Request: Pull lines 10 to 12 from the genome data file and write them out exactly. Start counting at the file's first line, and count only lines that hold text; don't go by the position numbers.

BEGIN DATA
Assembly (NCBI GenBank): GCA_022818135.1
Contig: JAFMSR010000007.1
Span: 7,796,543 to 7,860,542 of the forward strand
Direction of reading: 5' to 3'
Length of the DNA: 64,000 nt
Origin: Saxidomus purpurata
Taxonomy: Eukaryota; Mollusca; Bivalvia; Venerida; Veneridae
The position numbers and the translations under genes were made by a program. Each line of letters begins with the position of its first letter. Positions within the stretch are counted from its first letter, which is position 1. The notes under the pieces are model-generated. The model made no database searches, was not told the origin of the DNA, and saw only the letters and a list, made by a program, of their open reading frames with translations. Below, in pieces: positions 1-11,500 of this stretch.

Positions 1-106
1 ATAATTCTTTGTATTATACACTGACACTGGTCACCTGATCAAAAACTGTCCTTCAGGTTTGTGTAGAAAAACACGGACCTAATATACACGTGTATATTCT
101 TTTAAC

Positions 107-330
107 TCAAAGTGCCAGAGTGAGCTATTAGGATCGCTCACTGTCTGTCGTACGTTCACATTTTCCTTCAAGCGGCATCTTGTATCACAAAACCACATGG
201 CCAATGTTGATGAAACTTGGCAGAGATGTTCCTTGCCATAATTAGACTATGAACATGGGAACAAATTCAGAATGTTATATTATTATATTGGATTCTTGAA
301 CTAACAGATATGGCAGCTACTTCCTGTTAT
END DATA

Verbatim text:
1 ATAATTCTTTGTATTATACACTGACACTGGTCACCTGATCAAAAACTGTCCTTCAGGTTTGTGTAGAAAAACACGGACCTAATATACACGTGTATATTCT
101 TTTAAC

Positions 107-330